Marijuana in Oregon: Marijuana is readily available in Oregon. The majority of marijuana available in Portland is cultivated in home grow operations. Multi-thousand plant outdoor marijuana growing gardens have been discovered on national forest land in southern Oregon which indoor marijuana grows of similar size have been found in buried shipping containers.
Canadian and domestic marijuana in the Portland area is available in multi pound amounts. Mexican marijuana is present, but not prevalent. Mexican grown marijuana is transported using existing heroin and methamphetamine distribution routes and methods. It is typically transported overland via Interstate 5 and U.S. Highway 101 in western Oregon. Traffickers typically use passenger vehicles fitted with hidden compartments or attempt to otherwise conceal the drugs within the vehicle. Canadian marijuana smugglers use passenger vehicles, fishing vessels, private aircraft (fixed wing and helicopters), and "mules" to smuggle the drug into the state. Traffickers take advantage of rural airfields to smuggle large quantities of marijuana.
Other Drugs in Oregon: The most commonly abused pharmaceutical drugs in the state are hydrocodone (Vicodin) and benzodiazepines (Xanax and Klonopin). Hydrocodone for street sales has been smuggled into the state via mail parcels from California. Soma is a Schedule IV controlled drug in Oregon and is often used in combination with narcotic analgesics. The most prevalent methods of diversion are pharmacy theft and fraudulent prescriptions. Hydrocodone for street sales has been smuggled into the state via mail parcels from California.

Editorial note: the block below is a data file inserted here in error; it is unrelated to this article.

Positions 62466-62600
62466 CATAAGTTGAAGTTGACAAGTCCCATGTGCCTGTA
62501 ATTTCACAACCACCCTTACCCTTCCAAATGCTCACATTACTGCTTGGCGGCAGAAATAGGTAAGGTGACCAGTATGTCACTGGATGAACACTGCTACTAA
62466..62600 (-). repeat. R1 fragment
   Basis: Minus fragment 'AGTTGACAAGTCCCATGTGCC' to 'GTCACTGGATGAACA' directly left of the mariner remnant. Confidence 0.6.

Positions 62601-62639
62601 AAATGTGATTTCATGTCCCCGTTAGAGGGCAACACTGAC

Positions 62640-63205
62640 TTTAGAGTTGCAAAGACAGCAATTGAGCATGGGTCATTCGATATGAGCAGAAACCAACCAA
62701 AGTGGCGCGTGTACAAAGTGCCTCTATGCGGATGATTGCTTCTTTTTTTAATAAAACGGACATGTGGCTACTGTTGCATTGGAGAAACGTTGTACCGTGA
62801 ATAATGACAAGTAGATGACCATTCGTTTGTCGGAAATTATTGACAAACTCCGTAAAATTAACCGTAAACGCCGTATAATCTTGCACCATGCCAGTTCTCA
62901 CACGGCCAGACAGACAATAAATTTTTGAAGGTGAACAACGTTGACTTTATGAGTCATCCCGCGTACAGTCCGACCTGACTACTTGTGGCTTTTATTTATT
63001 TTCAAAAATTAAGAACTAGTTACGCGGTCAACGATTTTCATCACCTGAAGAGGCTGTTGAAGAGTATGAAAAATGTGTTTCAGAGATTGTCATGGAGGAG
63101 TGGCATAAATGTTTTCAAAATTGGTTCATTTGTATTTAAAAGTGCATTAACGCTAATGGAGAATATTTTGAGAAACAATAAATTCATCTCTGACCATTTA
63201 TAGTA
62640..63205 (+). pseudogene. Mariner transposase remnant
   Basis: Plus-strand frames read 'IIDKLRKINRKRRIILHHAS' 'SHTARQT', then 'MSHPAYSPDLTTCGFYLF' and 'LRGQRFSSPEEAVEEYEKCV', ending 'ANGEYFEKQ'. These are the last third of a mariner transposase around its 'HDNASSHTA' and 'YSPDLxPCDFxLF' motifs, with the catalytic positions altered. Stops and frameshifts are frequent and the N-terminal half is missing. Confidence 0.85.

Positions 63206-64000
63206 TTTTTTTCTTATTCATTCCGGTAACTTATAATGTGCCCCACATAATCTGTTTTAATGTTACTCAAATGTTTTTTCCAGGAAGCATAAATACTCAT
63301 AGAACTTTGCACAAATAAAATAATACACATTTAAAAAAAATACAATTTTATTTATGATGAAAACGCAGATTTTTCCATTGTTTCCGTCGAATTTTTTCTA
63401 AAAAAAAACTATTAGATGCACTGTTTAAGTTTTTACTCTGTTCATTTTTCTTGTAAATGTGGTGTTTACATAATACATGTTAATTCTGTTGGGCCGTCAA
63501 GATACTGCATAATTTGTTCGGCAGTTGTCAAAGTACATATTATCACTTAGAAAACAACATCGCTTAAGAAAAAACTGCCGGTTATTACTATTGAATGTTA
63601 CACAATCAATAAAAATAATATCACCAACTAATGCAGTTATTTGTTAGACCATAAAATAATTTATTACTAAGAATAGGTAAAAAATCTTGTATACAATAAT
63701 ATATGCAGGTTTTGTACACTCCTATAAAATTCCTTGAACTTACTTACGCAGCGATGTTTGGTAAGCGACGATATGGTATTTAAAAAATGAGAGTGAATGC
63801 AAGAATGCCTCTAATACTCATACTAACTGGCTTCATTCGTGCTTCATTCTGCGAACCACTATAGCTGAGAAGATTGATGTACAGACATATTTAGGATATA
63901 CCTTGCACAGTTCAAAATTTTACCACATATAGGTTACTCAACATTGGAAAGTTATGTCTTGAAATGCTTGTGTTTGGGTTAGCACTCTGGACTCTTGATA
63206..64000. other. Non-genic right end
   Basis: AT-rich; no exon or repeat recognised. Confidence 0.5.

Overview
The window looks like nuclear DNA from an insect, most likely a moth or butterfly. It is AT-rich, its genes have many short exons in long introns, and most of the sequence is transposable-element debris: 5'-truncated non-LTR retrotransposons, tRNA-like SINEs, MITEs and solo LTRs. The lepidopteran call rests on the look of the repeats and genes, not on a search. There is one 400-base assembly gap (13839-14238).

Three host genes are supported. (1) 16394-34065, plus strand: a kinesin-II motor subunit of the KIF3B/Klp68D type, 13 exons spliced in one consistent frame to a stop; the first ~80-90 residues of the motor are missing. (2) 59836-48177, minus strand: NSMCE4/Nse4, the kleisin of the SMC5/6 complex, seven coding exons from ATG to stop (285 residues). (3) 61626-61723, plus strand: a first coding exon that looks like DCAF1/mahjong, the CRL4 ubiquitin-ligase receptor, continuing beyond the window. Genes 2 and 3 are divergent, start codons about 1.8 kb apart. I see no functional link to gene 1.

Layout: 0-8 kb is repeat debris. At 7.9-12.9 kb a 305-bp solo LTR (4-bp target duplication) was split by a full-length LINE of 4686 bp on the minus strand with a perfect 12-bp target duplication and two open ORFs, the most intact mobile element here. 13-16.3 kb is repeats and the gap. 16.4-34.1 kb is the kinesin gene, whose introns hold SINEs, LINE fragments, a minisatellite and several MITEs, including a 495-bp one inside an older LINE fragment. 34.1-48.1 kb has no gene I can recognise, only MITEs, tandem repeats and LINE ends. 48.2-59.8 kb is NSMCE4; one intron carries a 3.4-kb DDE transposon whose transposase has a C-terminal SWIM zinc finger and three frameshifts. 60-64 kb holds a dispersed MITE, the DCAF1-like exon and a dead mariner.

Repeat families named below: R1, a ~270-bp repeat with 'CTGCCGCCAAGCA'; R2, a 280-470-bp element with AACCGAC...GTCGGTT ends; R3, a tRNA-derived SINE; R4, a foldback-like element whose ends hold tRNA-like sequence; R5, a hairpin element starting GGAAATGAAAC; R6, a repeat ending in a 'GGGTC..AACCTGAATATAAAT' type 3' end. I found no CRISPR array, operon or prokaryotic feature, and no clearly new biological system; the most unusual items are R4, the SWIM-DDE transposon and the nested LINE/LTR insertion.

DEA Mobile Enforcement Teams: This cooperative program with state and local law enforcement counterparts was conceived in 1995 in response to the overwhelming problem of drug-related violent crime in towns and cities across the nation. There have been 409 deployments completed resulting in 16,763 arrests of violent drug criminals as of February 2004. There have been six MET deployments in the State of Oregon since the inception of the program: Woodburn, Madras, Klamath Falls, Washington County, Keizer, and Portland.
DEA Regional Enforcement Teams: This program was designed to augment existing DEA division resources by targeting drug organizations operating in the United States where there is a lack of sufficient local drug law enforcement. This Program was conceived in 1999 in response to the threat posed by drug trafficking organizations that have established networks of cells to conduct drug trafficking operations in smaller, non-traditional trafficking locations in the United States. Nationwide, there have been 22 deployments completed resulting in 608 arrests of drug trafficking criminals as of February 2004. There have been no RET deployments in the State of Oregon.